It's prime time for woodpecker activity at the moment. Since the end of February we've been following our local woodpeckers in two patches of woodland in the Karst. Up to 6 species can be seen during a short afternoon birding session in a relatively small area of a few hectares. This is, all European species except White-backed, Three-toed, Syrian Woodpecker and Wryneck (the latter hasn't returned from Africa yet). The best time for observing them is late afternoon when they prepare for roosting. A pair of Black Woodpeckers Dryocopus martius is using its two traditional (old) nest-holes for roosting and is thus easy to observe. The male arrives early at the roosting site and announces its presence to other males, as well as "calls in" the female. Then several noisy pair rituals follow and sometimes a third woodpecker intrudes and causes a bit of mess. Here's a video of the male drumming and entering the roost hole in the evening (raise the volume):
|Black Woodpecker Dryocopus martius|
Middle Spotted Woodpeckers Dendrocopos medius on the other hand are more difficult to track down and we still didn't manage to find their roosting holes yet. However they can be frequently heard "mewing" at this time of year (like this). In a few days we'll begin with our traditional census of the species in the Karst and hopefully we'll discover some new breeding territories of this rather rare, but increasingly widespread woodpecker in western Slovenia.
Other woodpecker species are also making themselves prominent, including the common Great Spotted Dendrocopos major & Green Picus viridis, as well as the less common Lesser Spotted Dendrocopos minor & Grey-headed Woodpecker Picus canus. Trying to tell their territorial drummings apart is our popular pastime at the moment, especially now that we discovered that our local pair of Green Woodpeckers regularly drum as well (an otherwise uncommon and rarely-heard habit in most Green Woodpeckers).
|Lesser Spotted Woodpecker Dendrocopos minor|
|Green Woodpecker Picus viridis|
Spring flora is also emerging on the woodland floor, although slightly slower and later than in other parts of continental Slovenia (see previous post). This is mainly due to the well-drained limestone soil of the Karst which makes growth rather tough for the plants that inhabit it. Several butterflies are also frequently seen these days and among the very common ones like Brimstone Gonepteryx rhamni (infesting our Forsythia), Large Tortoiseshell Nypmphalis polychloros, Peacock Aglais io ect, we've also seen several Nettle-tree Butterflies Libythea celtis. This south-European species is common in the Primorska region of western Slovenia and scarce or very rare elsewhere. As the name suggests, its life cycle is linked to the nettle tree Celtis australis, which in turn grows mainly along the coast and in more sub-Mediterranean areas.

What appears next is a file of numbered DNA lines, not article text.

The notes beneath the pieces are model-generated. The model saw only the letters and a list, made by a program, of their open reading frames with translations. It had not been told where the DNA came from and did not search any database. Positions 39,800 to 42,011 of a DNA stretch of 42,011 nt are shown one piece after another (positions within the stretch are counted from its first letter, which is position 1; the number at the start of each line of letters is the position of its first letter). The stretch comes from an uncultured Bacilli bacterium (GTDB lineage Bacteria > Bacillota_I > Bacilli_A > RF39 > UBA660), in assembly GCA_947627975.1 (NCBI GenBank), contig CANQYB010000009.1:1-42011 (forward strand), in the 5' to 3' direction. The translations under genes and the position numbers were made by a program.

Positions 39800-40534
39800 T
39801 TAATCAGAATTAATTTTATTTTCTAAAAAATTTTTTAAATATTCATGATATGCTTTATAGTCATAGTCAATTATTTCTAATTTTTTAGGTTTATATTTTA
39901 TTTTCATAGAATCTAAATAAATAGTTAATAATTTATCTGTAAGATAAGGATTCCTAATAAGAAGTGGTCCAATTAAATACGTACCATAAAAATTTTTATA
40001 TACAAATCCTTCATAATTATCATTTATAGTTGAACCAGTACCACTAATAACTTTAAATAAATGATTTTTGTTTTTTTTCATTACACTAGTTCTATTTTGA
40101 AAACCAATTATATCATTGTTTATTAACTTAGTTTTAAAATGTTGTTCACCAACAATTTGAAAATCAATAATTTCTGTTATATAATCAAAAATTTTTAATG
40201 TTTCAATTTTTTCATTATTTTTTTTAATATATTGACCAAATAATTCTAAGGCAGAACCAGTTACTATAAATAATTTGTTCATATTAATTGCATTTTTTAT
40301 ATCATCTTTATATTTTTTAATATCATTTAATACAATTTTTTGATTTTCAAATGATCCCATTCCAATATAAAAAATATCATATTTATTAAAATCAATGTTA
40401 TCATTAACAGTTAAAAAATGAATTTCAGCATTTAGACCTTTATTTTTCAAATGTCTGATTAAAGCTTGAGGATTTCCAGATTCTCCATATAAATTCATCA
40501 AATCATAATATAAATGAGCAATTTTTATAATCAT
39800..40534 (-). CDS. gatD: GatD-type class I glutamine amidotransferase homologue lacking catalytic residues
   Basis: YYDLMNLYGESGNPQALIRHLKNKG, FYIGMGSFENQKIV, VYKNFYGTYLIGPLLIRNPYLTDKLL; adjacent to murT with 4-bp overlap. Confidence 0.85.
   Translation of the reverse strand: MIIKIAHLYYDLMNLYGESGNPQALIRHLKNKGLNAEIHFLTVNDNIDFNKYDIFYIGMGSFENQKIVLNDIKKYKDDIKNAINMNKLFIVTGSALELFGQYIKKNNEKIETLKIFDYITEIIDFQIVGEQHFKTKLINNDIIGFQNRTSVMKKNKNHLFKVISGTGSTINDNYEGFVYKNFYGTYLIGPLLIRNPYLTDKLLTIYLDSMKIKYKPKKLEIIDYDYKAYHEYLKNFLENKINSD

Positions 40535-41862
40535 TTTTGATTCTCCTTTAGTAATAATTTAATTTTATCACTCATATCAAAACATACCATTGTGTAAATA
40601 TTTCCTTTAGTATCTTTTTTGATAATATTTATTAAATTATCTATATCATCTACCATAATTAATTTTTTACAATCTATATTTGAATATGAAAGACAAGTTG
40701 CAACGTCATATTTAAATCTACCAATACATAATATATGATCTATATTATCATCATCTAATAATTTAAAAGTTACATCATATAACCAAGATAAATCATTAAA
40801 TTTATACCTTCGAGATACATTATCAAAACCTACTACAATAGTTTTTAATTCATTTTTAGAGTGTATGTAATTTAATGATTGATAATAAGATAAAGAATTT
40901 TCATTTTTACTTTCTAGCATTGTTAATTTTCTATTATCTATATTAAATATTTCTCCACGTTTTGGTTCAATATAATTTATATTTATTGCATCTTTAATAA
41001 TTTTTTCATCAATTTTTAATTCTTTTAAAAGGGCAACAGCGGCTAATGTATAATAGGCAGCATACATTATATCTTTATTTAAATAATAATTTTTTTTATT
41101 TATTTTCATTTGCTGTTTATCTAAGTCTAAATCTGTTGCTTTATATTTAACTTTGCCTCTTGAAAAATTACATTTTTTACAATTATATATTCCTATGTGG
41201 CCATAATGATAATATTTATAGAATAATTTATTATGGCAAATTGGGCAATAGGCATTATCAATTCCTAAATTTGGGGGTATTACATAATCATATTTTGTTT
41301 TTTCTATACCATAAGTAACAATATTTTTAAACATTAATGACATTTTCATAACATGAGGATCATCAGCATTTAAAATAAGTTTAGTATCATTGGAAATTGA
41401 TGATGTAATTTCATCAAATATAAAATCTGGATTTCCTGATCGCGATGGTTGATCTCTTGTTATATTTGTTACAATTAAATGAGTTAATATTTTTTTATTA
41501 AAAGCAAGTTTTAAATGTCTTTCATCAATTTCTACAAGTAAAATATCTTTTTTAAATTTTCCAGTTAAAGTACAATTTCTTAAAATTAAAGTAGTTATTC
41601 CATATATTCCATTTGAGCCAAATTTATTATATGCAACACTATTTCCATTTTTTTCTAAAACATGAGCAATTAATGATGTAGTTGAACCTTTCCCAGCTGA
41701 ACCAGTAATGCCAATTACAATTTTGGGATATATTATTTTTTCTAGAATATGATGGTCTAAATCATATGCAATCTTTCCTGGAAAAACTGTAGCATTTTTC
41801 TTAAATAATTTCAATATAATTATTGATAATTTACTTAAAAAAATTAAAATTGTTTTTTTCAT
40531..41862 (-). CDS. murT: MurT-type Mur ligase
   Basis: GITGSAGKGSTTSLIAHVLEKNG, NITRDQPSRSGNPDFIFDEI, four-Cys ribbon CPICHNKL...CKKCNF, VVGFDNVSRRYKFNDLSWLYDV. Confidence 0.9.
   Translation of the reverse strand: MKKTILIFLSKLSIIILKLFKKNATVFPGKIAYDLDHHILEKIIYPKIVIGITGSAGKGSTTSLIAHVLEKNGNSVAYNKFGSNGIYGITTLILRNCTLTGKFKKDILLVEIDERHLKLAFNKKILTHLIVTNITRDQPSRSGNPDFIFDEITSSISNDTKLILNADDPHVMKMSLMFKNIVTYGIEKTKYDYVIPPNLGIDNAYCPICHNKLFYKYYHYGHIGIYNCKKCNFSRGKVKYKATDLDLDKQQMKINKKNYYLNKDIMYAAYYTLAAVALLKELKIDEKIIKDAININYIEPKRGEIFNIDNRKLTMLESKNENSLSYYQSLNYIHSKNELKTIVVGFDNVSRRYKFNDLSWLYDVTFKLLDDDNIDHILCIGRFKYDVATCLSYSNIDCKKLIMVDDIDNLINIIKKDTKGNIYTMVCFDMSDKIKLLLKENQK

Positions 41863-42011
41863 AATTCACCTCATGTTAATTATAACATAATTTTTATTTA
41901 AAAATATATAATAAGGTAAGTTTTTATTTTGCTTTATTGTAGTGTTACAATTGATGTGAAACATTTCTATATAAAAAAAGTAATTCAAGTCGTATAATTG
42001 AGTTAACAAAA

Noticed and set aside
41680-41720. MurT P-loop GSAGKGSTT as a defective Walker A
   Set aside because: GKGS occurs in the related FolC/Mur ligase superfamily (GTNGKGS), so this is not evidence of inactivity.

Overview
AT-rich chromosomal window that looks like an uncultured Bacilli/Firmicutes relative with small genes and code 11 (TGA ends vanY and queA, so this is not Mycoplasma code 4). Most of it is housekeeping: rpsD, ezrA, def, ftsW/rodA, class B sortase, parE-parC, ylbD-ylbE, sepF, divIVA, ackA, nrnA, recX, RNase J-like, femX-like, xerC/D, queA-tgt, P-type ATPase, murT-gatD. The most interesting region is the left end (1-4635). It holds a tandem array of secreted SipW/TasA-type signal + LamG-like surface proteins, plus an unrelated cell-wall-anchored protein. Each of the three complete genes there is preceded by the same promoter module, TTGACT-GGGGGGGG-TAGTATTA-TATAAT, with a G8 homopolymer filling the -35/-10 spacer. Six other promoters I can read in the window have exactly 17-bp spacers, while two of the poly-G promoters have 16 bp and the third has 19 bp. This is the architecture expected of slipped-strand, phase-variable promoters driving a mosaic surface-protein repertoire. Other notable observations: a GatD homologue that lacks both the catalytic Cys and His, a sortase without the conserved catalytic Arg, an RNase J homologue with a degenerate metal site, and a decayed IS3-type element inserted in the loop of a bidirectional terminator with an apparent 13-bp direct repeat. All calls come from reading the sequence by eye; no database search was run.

|Nettle-tree Butterfly Libythea celtis|
|Large Tortoiseshell Nymphalis polychloros|
|Comma Polygonia c-album|
|Wood Mouse Apodemus sylvaticus|
|Spring Heath Erica carnea|
|"Reticulated Crocus" Crocus reticulatus|
|Cornelian Cherry Cornus mas|
|White Violet Viola alba|
In the past two weeks there has been a massive migration of Common Cranes Grus grus over our skies. Birds wintering in Spain and the Mediterranean are now making their return journey to northern Europe and the first days of March represent the peak migration time for the species in our area. Large flocks have become increasingly common in recent years. Flocks of hundreds of birds have been observed almost on a daily basis since the end of February. Most flocks enter Slovenia thorough northeastern Italy and the Gulf of Trieste. We've been lucky to see or hear several flocks, including 44 over Škocjanski zatok (pics below), 107 over Sežana and about 50 over mount Nanos. A few days ago, we were even waken up in the middle of the night by the loud trumpeting calls of a flock of Cranes, migrating low over our house!
|Common Cranes Grus grus over Škocjanski zatok.|
Apart from the occasional migrating Cranes, the situation at Škocjanski zatok Nature Reserve is rather quiet at the moment. Many wintering birds have already left, while others haven't arrived yet. The reedbeds are still hosting small numbers of wintering Bearded Tits Panurus biarmicus, although seeing them proves quite difficult. Making them company are flocks of Reed Buntings Emberiza schoeniclus and Penduline Tits Remiz pendulinus, while a recent playback census of Water Rail Rallus aquaticus yielded at least 12 singing birds in the small wetland. Among the most interesting birds we've observed recently are Ferruginous Duck Aythya nyroca, White-fronted Goose Anser albifrons and the first Lapwings Vanellus vanellus, while someone has already observed two returning Purple Herons Ardea purpurea (maybe the pair that bred here last year).
|Ferruginous Duck Aythya nyroca|
|Pochard Aythya ferina|
|Wigeon Anas penelope|
|White-fronted Goose Anser albifrons|
|Bearded Tit Panurus biarmicus - a typical view.|
|Lapwing Vanellus vanellus|
|Cetti's Warbler Cettia cetti - exploding around every corner!|
Meanwhile we also visited lake Cerknica where we finally observed the two wintering Smews Mergellus albellus, together with the usual flock of +20 Goldeneyes Bucephala clangula. Other wildfolwl was also well represented on the lake, including a large flock of 235 Pintails Anas acuta, hundreds of Teals Anas crecca and the first two Garganeys Anas querquedula of the season. By the shores of the lake was even a nice female Merlin Falco columbarius, hunting small passerines in an orchard, as well as a male Hen Harrier Circus cyaneus.
|Smew Mergellus albellus (with Wigeon Anas penelope).|
|Pintail Anas acuta|
|Merlin Falco columbarius|